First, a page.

Cinematic Releases: Cell - Reviewed

Check out our review of the newest Stephen King book to film translation, Cell. 

Once again, a brutal apocalypse is upon us. A melancholy cast of typically great actors tries to save us from legions of flesh destroying humans that have been brain wiped by a rogue cell phone signal that's turned them evil. Rage compels them to attack and kill humans. As if the zombie craze hasn't been run through the ringer enough times, Cell gives us the absolute worst of the bunch. This ham fisted version of his story is horrendously unwatchable.  If you thought Dreamcatcher was bad, you're in for a dour surprise. This is the most inane and awkwardly horrendous film in the entire catalog of King adaptations. 

john cusack
Wait over there guys. I think my career is under that car. 

John Cusack and Samuel L Jackson star in the new thriller/horror film. Based on the story by Stephen King, Cell is an apocalyptic journey that melds the tired, brain dead zombie trend with a modern technology based story about two men trying to survive the end of the world as we know it. When a signal goes out across the cell phone spectrum, people become enraged and begin violently eating each other, beating each other, and commit vile acts to themselves. Starting off with a scene ripped right from the animated feature, Resident Evil Degeneration, the first few minutes are absolutely horrifying as the always trenchcoated John Cusack tries to escape the horror unraveling around him. Viewers will be sadly shocked how quickly the quality of the movie goes from bad to worse.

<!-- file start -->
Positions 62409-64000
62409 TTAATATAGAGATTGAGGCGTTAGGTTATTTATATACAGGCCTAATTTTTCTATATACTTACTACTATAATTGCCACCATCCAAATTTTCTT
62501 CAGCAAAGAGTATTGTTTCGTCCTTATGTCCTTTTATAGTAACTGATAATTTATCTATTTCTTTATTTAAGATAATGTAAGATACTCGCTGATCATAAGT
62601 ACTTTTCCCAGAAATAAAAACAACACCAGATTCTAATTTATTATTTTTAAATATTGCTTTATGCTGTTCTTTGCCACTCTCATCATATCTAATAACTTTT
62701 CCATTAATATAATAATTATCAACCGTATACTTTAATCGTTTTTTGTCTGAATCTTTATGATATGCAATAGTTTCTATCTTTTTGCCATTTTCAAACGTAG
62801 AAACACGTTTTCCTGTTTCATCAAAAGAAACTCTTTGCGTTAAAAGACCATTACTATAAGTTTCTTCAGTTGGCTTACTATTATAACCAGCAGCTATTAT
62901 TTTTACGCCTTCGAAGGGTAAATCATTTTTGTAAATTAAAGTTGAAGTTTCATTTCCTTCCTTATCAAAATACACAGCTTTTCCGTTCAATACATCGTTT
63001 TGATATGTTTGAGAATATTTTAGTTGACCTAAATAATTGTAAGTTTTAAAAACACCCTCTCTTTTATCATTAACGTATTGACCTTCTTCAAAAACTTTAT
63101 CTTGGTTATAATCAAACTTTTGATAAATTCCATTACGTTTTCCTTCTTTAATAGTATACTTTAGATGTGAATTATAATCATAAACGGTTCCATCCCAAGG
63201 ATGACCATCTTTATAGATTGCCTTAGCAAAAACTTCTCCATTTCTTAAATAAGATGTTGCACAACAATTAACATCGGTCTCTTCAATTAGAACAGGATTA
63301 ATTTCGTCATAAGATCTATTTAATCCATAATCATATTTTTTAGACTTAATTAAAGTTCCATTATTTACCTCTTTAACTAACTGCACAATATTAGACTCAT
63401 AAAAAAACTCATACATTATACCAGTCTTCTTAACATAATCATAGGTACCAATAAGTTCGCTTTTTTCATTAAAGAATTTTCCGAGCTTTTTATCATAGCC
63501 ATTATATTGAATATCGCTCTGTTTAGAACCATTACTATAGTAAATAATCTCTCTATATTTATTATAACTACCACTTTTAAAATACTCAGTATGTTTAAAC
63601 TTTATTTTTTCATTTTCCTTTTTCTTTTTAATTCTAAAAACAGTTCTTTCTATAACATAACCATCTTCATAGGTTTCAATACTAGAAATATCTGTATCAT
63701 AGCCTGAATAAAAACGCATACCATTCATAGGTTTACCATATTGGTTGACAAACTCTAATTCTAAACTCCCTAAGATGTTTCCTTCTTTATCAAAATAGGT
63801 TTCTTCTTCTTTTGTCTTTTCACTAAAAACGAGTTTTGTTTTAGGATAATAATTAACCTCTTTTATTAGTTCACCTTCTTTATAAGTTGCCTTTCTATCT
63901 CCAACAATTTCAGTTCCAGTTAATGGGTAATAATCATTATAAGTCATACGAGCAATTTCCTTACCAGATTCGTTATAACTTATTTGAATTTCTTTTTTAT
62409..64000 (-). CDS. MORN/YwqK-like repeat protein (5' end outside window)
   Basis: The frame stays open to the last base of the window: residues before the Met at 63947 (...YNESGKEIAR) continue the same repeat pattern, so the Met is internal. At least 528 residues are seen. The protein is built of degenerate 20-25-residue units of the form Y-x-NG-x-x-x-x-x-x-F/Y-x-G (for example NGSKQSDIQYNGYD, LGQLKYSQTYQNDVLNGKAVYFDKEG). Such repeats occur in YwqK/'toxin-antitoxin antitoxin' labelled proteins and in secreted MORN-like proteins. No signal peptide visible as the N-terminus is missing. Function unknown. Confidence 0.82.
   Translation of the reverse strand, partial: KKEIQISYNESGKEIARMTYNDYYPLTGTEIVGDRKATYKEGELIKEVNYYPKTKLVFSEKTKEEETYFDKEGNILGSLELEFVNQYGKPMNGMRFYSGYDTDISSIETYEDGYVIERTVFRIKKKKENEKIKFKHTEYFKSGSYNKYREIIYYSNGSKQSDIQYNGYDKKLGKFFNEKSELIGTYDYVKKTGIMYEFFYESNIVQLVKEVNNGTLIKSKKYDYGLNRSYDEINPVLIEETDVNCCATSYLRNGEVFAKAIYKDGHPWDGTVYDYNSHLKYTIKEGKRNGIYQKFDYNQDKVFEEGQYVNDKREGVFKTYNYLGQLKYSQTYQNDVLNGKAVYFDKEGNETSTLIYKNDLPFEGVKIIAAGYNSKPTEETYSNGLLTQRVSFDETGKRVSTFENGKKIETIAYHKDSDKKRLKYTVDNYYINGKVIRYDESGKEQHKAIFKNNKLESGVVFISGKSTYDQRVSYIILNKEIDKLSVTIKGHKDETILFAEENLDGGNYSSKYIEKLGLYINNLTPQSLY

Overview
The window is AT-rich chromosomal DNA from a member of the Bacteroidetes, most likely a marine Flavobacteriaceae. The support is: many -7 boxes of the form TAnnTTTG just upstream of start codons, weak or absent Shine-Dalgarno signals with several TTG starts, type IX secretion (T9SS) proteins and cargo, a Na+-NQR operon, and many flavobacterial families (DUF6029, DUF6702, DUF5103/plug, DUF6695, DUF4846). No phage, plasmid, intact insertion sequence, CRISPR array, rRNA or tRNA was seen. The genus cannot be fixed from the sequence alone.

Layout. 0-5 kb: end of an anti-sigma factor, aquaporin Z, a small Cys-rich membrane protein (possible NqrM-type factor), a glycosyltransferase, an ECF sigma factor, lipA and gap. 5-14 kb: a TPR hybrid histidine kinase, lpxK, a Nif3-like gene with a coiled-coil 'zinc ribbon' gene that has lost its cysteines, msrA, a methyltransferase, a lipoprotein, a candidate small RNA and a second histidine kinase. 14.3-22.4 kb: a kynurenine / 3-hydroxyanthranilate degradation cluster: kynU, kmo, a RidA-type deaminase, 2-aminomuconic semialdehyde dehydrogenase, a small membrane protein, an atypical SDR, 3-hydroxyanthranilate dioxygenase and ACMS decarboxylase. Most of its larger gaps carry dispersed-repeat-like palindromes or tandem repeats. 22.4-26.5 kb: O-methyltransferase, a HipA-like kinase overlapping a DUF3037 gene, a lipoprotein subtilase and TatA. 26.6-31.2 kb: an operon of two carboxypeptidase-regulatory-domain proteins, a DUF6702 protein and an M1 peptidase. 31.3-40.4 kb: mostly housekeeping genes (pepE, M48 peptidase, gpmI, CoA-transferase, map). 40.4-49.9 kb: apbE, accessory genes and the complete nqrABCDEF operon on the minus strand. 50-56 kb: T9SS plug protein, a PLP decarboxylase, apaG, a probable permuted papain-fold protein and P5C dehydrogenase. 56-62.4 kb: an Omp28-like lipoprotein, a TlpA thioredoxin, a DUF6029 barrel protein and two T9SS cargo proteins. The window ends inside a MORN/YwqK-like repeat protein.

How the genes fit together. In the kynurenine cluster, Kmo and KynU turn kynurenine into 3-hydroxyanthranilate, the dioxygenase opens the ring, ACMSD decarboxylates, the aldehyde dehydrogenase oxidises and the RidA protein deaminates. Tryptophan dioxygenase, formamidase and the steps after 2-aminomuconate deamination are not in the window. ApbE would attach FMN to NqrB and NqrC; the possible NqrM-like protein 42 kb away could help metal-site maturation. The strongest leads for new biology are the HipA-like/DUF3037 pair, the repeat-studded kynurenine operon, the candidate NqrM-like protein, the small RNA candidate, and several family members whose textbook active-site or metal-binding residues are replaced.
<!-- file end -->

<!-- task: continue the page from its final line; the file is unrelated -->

Cell mixes the survivalist elements of I Am Legend, 28 Days Later, Pulse and The Signal (2007) all into a feature that really doesn't give its talented cast much to do. Wandering from one destination to the next (i.e. The Road), Cusack and Jackson are simply beyond the material presented to them. They both feel bored and uninspired with the lackadaisical scripting. You can feel the desperation in their performances as the desolate writing matches the crumbling civilization that encompasses them. Ripping off too many themes from other zombie flicks and apocalyptic road trip movies, this is a sad sack of a feature that has nothing new to say. 

john cusack
Here lies the corpses of all the people that sat through Cell. 

It's hard to say why bigger lead actors are taking roles in these movies lately. These low budget features are doing them no favors. Cusack and Jackson belong nowhere near this thing. With an ending that makes no sense, editing that looks like it was done by a five year old, and no solid execution of plot, Cell sits atop the mountain of filmed excrement that defines the King movie catalog. Other than a few good movies like The Shining, Pet Sematary, Christine, and Carrie, most others have been less than acceptable. And Cell is easily the worst. 

Cell is currently in limited run theaters and on demand streaming services. 

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